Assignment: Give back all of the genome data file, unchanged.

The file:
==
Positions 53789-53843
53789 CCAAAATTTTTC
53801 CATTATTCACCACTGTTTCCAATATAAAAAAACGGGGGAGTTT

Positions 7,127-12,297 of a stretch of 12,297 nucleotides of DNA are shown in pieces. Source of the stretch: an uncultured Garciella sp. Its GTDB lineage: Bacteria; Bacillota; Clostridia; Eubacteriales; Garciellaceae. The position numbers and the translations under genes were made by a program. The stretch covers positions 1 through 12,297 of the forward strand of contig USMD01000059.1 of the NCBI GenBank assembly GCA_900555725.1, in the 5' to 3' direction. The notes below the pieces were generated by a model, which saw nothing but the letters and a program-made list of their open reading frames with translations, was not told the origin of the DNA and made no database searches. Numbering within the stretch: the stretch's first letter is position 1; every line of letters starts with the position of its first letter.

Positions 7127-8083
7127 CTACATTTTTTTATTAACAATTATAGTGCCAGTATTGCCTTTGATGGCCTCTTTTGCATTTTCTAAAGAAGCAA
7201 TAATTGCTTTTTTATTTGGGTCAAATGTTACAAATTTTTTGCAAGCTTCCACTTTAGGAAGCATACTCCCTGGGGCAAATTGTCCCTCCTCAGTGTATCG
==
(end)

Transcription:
Positions 53789-53843
53789 CCAAAATTTTTC
53801 CATTATTCACCACTGTTTCCAATATAAAAAAACGGGGGAGTTT

Positions 7,127-12,297 of a stretch of 12,297 nucleotides of DNA are shown in pieces. Source of the stretch: an uncultured Garciella sp. Its GTDB lineage: Bacteria; Bacillota; Clostridia; Eubacteriales; Garciellaceae. The position numbers and the translations under genes were made by a program. The stretch covers positions 1 through 12,297 of the forward strand of contig USMD01000059.1 of the NCBI GenBank assembly GCA_900555725.1, in the 5' to 3' direction. The notes below the pieces were generated by a model, which saw nothing but the letters and a program-made list of their open reading frames with translations, was not told the origin of the DNA and made no database searches. Numbering within the stretch: the stretch's first letter is position 1; every line of letters starts with the position of its first letter.

Positions 7127-8083
7127 CTACATTTTTTTATTAACAATTATAGTGCCAGTATTGCCTTTGATGGCCTCTTTTGCATTTTCTAAAGAAGCAA
7201 TAATTGCTTTTTTATTTGGGTCAAATGTTACAAATTTTTTGCAAGCTTCCACTTTAGGAAGCATACTCCCTGGGGCAAATTGTCCCTCCTCAGTGTATCG